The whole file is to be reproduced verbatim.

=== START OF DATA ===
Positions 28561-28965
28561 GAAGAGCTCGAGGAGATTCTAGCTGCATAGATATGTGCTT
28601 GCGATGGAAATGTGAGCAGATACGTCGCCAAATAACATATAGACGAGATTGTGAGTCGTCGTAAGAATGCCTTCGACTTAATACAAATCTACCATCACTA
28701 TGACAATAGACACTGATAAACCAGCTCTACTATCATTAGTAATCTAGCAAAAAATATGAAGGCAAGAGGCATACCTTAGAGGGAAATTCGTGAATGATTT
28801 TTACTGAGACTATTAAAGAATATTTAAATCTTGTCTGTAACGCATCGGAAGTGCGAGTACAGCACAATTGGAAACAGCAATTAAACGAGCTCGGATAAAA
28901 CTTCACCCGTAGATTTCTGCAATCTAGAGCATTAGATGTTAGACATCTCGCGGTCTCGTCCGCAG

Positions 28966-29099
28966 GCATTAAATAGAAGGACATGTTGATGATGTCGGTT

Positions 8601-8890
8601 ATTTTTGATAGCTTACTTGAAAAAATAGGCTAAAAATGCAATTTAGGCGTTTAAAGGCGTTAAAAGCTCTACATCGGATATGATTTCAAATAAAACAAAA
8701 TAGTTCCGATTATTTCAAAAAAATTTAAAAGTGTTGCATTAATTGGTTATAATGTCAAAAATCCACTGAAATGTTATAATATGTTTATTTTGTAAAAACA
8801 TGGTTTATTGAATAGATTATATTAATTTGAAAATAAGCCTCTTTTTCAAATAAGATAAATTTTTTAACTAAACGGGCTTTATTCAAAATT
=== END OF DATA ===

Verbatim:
Positions 28561-28965
28561 GAAGAGCTCGAGGAGATTCTAGCTGCATAGATATGTGCTT
28601 GCGATGGAAATGTGAGCAGATACGTCGCCAAATAACATATAGACGAGATTGTGAGTCGTCGTAAGAATGCCTTCGACTTAATACAAATCTACCATCACTA
28701 TGACAATAGACACTGATAAACCAGCTCTACTATCATTAGTAATCTAGCAAAAAATATGAAGGCAAGAGGCATACCTTAGAGGGAAATTCGTGAATGATTT
28801 TTACTGAGACTATTAAAGAATATTTAAATCTTGTCTGTAACGCATCGGAAGTGCGAGTACAGCACAATTGGAAACAGCAATTAAACGAGCTCGGATAAAA
28901 CTTCACCCGTAGATTTCTGCAATCTAGAGCATTAGATGTTAGACATCTCGCGGTCTCGTCCGCAG

Positions 28966-29099
28966 GCATTAAATAGAAGGACATGTTGATGATGTCGGTT

Positions 8601-8890
8601 ATTTTTGATAGCTTACTTGAAAAAATAGGCTAAAAATGCAATTTAGGCGTTTAAAGGCGTTAAAAGCTCTACATCGGATATGATTTCAAATAAAACAAAA
8701 TAGTTCCGATTATTTCAAAAAAATTTAAAAGTGTTGCATTAATTGGTTATAATGTCAAAAATCCACTGAAATGTTATAATATGTTTATTTTGTAAAAACA
8801 TGGTTTATTGAATAGATTATATTAATTTGAAAATAAGCCTCTTTTTCAAATAAGATAAATTTTTTAACTAAACGGGCTTTATTCAAAATT